Disorders of the Pleura |

Thoracic Splenosis Presenting as Acute Onset of Chest Pain FREE TO VIEW

Ashraf Elsawaf, MD; Jonathan Banibensu, MD; Heather Boakye, MD
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Jersey Shore University Medical Center, Neptune, NJ

Chest. 2014;145(3_MeetingAbstracts):258A. doi:10.1378/chest.1835722
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SESSION TITLE: Pleural Case Report Posters

SESSION TYPE: Case Report Poster

PRESENTED ON: Sunday, March 23, 2014 at 01:15 PM - 02:15 PM

INTRODUCTION: Thoracic splenosis should be suspected in a patient with pulmonary nodules and history of splenic trauma.

CASE PRESENTATION: A 58 year old male with history significant for a motor vehicle accident at the age of 22 that resulted in a splenectomy, and bilateral pneumothoraces with chest tube placement presented to the ED with chest pain. Blood work demonstrated no significant laboratory abnormalities and troponins and EKG were negative. Computed tomography(CT) of the chest showed multiple pulmonary nodules scattered throughout the left lower lobe with an irregularity on the left adrenal gland. A PET scan was done given the multiple lesions, which was negative for malignancy. A CT guided biopsy was preformed, yielding tissue that was described as fibrovascular with lymphocytes and histocytes, along with a rich vascular network consistent with splenic tissue.

DISCUSSION: Splenosis is a rare and benign condition involving autotransplantation of splenic tissue to another compartment of the body. The most common site of transplantation is within the abdominal cavity.[1] The most common cause of thoracic splenosis is splenic trauma and left diaphragmatic laceration resulting in splenic tissue seeding into the thoracic cavity and developing into active splenic tissue. [1] There have been less than 40 reported cases, and in majority of cases these lesions were usually incidental findings with asymptomatic patients. [2,3] Because of its rarity, the diagnosis of thoracic splenosis usually involves extensive and invasive diagnostic procedures. [2] New non-invasive imaging utilizing T-99M heat damaged erythrocytes has been used to identify this ectopic tissue. [1] With regards to this case, the findings on the initial CT chest were suspicious of malignancy, therefore the more invasive approach was utilized. Because thoracic splenosis is a relatively benign process, the tissue does not need to be removed. It has been theorized that this ectopic tissue may be able to provide protection from encapsulated microorganisms despite being asplenic. [1]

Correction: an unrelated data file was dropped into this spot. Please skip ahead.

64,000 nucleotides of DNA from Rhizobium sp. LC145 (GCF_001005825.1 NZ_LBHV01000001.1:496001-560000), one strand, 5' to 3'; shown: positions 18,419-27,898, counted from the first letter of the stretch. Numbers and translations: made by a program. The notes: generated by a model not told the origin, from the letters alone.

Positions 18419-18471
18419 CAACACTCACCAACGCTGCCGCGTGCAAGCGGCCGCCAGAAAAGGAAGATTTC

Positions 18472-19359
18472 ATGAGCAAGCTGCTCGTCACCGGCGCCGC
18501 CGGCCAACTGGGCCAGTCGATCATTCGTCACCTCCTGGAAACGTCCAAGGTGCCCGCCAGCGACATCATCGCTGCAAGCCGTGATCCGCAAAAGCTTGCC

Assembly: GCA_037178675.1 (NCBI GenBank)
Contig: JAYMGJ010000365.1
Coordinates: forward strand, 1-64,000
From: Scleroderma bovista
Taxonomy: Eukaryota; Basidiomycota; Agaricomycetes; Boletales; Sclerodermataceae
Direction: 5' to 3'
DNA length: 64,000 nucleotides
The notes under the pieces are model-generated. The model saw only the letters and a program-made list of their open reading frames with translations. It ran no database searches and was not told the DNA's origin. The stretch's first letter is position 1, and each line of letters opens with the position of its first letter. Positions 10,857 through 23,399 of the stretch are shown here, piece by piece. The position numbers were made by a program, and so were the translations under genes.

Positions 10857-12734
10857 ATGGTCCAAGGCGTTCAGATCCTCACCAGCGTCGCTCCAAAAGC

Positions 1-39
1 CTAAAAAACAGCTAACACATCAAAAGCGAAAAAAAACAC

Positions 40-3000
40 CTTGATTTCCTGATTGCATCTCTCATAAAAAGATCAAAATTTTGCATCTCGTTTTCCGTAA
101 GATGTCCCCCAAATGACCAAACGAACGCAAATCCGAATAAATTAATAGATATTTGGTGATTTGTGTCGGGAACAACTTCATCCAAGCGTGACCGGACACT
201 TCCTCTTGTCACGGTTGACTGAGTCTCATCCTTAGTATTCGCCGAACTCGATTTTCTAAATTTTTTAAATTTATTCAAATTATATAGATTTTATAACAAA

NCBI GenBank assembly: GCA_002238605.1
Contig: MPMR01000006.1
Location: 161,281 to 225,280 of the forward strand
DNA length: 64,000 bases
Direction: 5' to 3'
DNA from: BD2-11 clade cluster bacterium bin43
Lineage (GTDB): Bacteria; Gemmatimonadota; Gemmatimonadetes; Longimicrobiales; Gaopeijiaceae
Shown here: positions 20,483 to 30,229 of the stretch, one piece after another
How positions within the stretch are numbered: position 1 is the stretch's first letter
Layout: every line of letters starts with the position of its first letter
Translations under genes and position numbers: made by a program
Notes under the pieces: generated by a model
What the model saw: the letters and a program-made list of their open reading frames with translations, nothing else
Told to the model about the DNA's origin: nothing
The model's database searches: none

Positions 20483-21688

CONCLUSIONS: In conclusion, thoracic splenosis is considered a benign process, and should be suspected in a patient with any CT or MRI demonstrating left pulmonary nodules with history of splenic trauma. Though new non invasive studies are available and are preferred to the invasive studies, the CT guided biopsy was done to rule out malignancy found on the initial chest CT.

Reference #1: Malik U (2010). Parenchymal Thoracic Splenosis: history and nuclear imaging without invasive procedures may provide diagnosis. J Clin Med Res. 2(4),180-184.

Reference #2: Mancano A (2012). Thoracic splenosis after thoracoabdominal trauma presenting as pleural nodules. Lung. 190(6), 699-701.

Reference #3: Sahin E. (2009). Thoracic splenosis accompanied by diaphragmatic hernia. Can J Surg. 52, E293-294

DISCLOSURE: The following authors have nothing to disclose: Ashraf Elsawaf, Jonathan Banibensu, Heather Boakye

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